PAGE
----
2018 was a fantastic year for LGBTQ representation at the Pulitzer Prize ceremony.
Andrew Sean Greer’s widely-acclaimed gay novel, Less, has won the 2018 Pulitzer Prize in Literature.
The novel, which follows a failed 50-year-old novelist who travels the world, received raved reviews from critics upon release, and was featured on several ‘Best Of’ lists for 2017.
Pulitzer’s committee, described Less as a “generous book, musical in its prose and expansive in its structure and range, about growing older and the essential nature of love.”
Frank Bidart – another gay author – received the poetry prize for his work on Half-light: Collected Poems 1965-2016, which the Pulitzer website called “a volume of unyielding ambition and remarkable scope that mixes long dramatic poems with short elliptical lyrics, building on classical mythology and reinventing forms of desires that defy societal norms.”
LGBTQ journalist Ronan Farrow also won the Public Service Pulitzer for exposing the sexual predation of American film producer, Harvey Weinstein.
“For explosive, impactful journalism that exposed powerful and wealthy sexual predators, including allegations against one of Hollywood’s most influential producers bringing them to account for long-suppressed allegations of coercion, brutality and victim silencing, thus spurring a worldwide reckoning about sexual abuse of women,” said the Pulitzer committee.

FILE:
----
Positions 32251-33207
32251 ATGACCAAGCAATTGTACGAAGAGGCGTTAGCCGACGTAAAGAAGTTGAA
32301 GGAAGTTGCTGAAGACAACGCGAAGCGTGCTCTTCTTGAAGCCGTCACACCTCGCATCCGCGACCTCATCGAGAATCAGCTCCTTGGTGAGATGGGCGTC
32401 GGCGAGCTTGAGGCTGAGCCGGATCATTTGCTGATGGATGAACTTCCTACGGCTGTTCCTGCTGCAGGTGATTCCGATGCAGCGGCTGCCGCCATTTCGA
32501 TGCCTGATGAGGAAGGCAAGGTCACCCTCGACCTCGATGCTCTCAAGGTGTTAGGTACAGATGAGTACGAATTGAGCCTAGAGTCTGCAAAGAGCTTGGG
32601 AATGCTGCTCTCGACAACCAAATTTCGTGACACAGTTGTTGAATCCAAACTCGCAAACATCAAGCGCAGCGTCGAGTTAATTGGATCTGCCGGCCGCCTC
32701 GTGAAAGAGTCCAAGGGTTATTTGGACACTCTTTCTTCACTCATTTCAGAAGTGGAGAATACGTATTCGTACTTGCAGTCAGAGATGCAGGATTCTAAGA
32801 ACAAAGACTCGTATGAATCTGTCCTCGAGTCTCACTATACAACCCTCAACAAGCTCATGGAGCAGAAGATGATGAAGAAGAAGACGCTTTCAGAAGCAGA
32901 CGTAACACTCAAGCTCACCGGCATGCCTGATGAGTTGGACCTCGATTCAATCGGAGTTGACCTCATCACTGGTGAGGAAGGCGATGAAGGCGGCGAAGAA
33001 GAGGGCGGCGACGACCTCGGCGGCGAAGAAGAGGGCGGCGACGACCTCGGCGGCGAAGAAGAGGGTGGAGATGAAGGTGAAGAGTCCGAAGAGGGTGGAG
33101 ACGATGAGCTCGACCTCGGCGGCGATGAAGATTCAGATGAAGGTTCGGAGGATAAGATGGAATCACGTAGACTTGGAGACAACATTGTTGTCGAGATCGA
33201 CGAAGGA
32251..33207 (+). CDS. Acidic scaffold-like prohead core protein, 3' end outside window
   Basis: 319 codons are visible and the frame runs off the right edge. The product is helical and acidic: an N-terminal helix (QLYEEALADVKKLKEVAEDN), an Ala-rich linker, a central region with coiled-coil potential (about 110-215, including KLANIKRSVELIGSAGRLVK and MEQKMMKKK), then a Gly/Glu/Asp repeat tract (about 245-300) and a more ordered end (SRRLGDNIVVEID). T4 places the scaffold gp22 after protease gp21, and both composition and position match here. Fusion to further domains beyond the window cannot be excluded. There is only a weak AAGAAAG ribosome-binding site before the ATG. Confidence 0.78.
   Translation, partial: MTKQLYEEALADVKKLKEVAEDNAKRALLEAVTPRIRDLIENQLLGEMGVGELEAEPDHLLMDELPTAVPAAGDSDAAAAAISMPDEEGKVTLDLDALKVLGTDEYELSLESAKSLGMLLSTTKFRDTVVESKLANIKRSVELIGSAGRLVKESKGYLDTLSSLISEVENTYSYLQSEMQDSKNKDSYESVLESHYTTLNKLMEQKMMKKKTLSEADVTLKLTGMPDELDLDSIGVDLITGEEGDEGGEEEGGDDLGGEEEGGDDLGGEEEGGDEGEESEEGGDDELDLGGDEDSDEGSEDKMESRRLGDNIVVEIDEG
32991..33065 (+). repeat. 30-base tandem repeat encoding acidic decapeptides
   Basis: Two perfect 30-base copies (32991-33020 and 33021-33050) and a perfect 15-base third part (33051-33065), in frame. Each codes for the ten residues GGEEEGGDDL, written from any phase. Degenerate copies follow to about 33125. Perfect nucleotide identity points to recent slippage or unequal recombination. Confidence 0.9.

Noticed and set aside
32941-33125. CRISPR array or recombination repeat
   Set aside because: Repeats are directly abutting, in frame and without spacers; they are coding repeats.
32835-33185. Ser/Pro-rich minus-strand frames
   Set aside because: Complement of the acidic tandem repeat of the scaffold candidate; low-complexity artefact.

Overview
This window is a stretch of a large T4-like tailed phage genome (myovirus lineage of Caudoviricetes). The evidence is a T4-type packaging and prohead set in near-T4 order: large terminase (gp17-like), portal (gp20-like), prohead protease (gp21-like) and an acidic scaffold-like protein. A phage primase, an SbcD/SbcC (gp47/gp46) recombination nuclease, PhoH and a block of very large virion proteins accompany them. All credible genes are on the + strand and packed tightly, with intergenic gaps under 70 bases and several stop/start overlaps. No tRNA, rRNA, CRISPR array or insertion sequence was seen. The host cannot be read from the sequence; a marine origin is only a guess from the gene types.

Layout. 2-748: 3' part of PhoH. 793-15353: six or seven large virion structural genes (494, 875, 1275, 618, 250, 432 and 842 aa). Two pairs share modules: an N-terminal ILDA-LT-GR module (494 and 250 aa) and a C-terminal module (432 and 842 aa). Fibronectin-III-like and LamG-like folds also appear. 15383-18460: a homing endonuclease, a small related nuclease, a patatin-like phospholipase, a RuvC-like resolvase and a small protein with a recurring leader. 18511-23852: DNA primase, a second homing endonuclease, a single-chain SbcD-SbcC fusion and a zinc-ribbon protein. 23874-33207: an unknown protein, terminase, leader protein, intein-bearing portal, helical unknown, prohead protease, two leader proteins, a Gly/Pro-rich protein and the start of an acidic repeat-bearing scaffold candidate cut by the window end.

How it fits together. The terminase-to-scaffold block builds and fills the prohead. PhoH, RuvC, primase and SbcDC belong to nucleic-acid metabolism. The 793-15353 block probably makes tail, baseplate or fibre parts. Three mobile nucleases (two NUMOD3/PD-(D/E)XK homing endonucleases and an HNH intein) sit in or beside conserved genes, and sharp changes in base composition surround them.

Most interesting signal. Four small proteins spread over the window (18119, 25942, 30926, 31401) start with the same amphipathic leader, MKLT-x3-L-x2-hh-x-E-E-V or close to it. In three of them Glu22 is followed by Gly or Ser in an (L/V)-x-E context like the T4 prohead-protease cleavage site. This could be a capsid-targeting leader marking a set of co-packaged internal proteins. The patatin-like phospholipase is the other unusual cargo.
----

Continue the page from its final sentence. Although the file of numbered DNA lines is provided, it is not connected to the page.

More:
Last week, Farrow came out as part of the LGBTQ community as he accepted an award from The Point Foundation, the nation’s largest scholarship-granting organisation for LGBTQ students.
“Each and every LGBT person who has to go through a process of accepting themselves and turning rejection and isolation into strength is richer and more creative and more determined for that journey,” he said in his speech.
“Being a part of the LGBT community … which recognised that reporting I was doing early on and elevated it, and has been such a stalwart source of support through the sexual assault reporting I did involving survivors who felt equally invisible … that has been an incredible source of strength for me.
“LGBT people are some of the bravest and most potent change agents and leaders I have encountered, and the most forceful defenders of the vulnerable and voiceless, because they know what it’s like to be there.”